6 best cities around the U.S. to kickstart (or restart!) your career

Getting a foot in the door when you’re just starting your career (or just trying to get started in a new-to-you career or industry) can be tough in most major cities where the cost of living is high, competition is fierce and the better salaries are reserved for those with the most experience.

But you have to start somewhere, right?

To help you launch your new career, we’ve gathered a list of the best U.S. cities where starting a career is MUCH easier than in other places around the nation. We used various data sources to come up with this list including individual city job growth data and GOBankingRates‘ research of cities with highest-paying jobs and lowest cost of living.

While the location you choose for your new career is only one thing that matters in a whole list of other potentially important factors (like competition, time of year, your background, etc.), this list will at least give you some helpful food for thought if you’re considering a relocation as part of your career plans.


The overall cost of living index is just 97.2 in Charlotte (as a note, 100 is the National Average) – and the housing cost of living is even lower at 91. A studio apartment is quite affordable at $724 a month in the city and $636 in the suburbs. The median household income is $53,274 a year and the unemployment rate is low at just 4.5%. Perhaps most notable is the recent job growth in the area: an increase of 3.5% in the last year alone and project growth of 42.5% in the next ten years.

Although you can find work in nearly any industry in the Charlotte area, banking and distribution are it’s primary “breadwinners.” You can learn more about opportunities and employers in Charlotte by searching for companies here.


Dallas offers an exceptionally low median home cost at just $187,700 and a reasonable overall cost of living at 95.2. You can rent a studio apartment for just $650 a month, but it’s important to note that utilities tend to cost 20% more in Dallas than in average US cities, so you’ll want to budget for the increase. That should be a breeze considering the average household income in Dallas is $63,812: over $7,000 more than the rest of the state and over $6,000 more than the rest of the US.

Major industries in Dallas include finance, defense, IT, life sciences, transportation, and telecommunications, making it an excellent choice for young professionals. One company with good employee reviews is Conduent Incorporated; you can learn more about them here.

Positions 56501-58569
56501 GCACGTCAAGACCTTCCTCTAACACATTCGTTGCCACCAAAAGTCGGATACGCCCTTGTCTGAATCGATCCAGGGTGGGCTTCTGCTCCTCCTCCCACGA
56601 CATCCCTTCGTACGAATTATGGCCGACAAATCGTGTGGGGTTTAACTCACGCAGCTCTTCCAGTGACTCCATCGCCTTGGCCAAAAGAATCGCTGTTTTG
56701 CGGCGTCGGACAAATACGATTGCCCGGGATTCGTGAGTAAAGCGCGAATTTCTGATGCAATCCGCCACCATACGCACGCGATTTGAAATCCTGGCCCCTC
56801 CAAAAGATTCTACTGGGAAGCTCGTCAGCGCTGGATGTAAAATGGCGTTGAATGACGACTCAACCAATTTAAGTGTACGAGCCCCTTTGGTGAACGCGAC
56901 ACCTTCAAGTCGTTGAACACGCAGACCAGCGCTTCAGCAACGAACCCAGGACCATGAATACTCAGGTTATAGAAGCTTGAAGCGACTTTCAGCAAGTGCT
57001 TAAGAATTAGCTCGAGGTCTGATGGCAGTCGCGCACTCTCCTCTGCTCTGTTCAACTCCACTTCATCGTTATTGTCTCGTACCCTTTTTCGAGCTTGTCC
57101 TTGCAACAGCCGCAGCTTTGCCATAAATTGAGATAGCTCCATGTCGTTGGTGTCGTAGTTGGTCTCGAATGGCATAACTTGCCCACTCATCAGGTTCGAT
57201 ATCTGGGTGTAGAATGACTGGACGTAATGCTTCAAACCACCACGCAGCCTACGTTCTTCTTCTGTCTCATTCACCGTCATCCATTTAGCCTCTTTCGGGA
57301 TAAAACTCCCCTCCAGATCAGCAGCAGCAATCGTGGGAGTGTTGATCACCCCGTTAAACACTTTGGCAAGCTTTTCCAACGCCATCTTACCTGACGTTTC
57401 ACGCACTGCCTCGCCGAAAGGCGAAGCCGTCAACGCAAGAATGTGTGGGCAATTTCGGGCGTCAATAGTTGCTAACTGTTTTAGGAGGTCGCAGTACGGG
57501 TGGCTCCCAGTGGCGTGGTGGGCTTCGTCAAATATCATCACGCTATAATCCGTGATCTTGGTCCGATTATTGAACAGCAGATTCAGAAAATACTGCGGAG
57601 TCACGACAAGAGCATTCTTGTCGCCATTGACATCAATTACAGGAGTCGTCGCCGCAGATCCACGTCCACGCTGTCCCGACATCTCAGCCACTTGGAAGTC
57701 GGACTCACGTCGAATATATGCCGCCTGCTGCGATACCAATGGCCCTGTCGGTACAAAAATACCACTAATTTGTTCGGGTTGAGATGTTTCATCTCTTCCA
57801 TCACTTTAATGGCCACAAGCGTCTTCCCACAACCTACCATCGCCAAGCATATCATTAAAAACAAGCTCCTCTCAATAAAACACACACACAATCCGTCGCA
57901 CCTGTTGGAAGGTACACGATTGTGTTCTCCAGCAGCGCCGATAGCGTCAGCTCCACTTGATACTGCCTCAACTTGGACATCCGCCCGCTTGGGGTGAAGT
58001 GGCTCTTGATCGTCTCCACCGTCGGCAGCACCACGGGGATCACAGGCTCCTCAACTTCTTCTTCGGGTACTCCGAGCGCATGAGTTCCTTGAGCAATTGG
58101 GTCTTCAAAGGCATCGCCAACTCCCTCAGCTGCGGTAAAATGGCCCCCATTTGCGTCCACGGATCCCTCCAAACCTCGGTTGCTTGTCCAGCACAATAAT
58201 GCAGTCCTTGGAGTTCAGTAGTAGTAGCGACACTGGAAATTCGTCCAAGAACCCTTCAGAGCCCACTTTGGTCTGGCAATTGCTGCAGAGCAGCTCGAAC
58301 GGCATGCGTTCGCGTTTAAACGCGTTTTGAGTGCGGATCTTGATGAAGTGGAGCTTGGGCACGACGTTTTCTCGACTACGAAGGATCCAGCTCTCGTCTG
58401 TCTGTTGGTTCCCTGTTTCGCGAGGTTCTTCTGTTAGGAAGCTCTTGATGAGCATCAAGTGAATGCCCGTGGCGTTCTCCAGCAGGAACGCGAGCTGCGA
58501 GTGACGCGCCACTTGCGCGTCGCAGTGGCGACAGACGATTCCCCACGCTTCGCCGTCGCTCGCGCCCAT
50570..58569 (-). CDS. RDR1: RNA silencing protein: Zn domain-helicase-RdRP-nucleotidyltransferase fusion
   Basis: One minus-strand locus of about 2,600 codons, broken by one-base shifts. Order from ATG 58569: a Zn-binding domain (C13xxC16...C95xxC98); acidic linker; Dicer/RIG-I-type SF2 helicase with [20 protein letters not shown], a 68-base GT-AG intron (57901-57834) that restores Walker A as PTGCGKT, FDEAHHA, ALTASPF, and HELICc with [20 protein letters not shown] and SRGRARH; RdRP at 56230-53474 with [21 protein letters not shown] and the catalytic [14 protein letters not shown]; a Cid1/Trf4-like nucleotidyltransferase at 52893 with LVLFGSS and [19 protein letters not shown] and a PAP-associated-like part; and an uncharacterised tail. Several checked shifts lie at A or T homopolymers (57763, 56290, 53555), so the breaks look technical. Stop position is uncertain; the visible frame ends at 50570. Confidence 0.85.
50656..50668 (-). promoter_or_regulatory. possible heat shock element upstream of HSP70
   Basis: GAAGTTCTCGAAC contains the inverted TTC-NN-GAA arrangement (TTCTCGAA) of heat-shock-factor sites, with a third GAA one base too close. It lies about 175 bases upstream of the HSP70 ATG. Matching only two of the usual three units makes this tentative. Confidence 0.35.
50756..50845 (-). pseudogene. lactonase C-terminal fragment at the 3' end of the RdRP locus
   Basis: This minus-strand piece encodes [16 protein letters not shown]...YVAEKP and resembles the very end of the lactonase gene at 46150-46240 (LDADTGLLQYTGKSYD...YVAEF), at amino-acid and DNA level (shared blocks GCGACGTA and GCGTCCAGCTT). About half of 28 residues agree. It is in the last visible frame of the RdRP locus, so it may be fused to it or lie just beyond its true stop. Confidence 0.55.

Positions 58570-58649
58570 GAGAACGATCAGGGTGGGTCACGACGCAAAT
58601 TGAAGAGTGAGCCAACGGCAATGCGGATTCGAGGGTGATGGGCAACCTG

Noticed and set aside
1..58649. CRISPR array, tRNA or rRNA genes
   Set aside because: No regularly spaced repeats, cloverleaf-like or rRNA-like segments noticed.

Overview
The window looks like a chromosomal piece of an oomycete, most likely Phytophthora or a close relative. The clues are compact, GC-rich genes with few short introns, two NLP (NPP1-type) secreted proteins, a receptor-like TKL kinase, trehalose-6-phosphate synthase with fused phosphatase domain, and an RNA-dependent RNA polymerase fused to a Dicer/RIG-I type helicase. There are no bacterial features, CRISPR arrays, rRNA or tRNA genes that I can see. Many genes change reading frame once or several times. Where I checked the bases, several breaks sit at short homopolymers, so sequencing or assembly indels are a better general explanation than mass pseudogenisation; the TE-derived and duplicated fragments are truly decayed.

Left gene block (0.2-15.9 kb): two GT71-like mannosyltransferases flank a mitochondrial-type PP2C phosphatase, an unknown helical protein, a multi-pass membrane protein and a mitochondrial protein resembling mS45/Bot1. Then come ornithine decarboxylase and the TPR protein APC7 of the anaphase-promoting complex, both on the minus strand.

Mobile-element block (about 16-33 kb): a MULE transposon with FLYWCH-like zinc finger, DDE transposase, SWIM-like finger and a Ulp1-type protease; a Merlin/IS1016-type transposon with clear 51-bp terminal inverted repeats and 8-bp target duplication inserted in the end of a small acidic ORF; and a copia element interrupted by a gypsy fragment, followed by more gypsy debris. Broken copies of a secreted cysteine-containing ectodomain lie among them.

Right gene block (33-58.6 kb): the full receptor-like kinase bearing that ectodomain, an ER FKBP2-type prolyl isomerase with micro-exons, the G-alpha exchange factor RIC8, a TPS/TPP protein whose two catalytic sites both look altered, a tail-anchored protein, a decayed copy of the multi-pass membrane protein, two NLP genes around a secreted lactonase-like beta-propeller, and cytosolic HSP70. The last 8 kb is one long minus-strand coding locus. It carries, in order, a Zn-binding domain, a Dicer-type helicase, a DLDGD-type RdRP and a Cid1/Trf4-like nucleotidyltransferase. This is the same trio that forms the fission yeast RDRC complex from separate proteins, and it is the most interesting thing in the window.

Tampa is a great place to start looking for that first opportunity, especially if you’re hoping for great pay and affordable living options. The cost of living index for housing is just 86, significantly below the national average, and the overall cost of living index (which includes all other cost categories) in Tampa is 94.1. An average household income of $66,687 combined with affordable living and a bustling night life making Tampa, Florida, Nirvana for new grads.

You can expect to find a wide variety of employment opportunities in Tampa, but might focus your search if you’re looking to work in one of their major industries: avionics, defense, and marine electronics, financial services, business, tourism, manufacturing, and marine sciences.


Omaha’s offerings are highly diversified, which means that no matter your major you’re likely to find a fit in Omaha, Nebraska. Home to the headquarters of five Fortune 500 companies and 30 manufacturing plants for Fortune 500 companies, Omaha is the promised land for young professionals.

Omaha offers the lowest cost of living on our list yet at just 88; housing is even lower yet at 76. In fact, you can rent a studio apartment for an average of $515 a month. That’s unheard of! The average household income is also above average at $62,247.

Explore Omaha’s top employers to make the most informed decision by searching through companies here.


While Boston was not featured as a top city according to the cost of living index we’ve been referring to throughout the above city descriptions (in fact, its cost of living index comes in at 169.9, mainly due to housing), we felt it was absolutely worthy of a shoutout due to the massive jobs growth it’s experienced in the past year alone.

And not to mention the fact that some of the biggest national brands have some sort of footprint in the Greater Boston area from Google, Facebook, GE, New Balance, Dell, Hubspot, and most recently Amazon (and we’re not including the possible bid for HQ2).

The Bureau of Labor Statistics provides a couple of great visuals that tell the story of Boston’s recent jobs growth:

If you look at the rightmost side of this graph above, you can see the dramatic uptick of employment opportunities in the Boston metropolitan area over the last few months of this year, in contrast with what’s pretty much a steady line for the rest of the U.S.

And in this graph, you can see the growth of different specific industry sectors in Boston vs in the U.S. as a whole; not only is Boston in the positive for all but one sector (Financial activities), but it’s also seen more job growth than the U.S. in many industries (i.e., Professional and business services, Education and health services, Leisure and hospitality, Information).

Sure, Boston isn’t known for having the most affordable cost of living, but being one of the most culturally-rich cities in the nation brimming with the best of the best universities, hospitals, technology companies and more – it’s hard not to include Boston on this list for best places to start (or restart!) your career.

This article was originally posted on Kununu.com.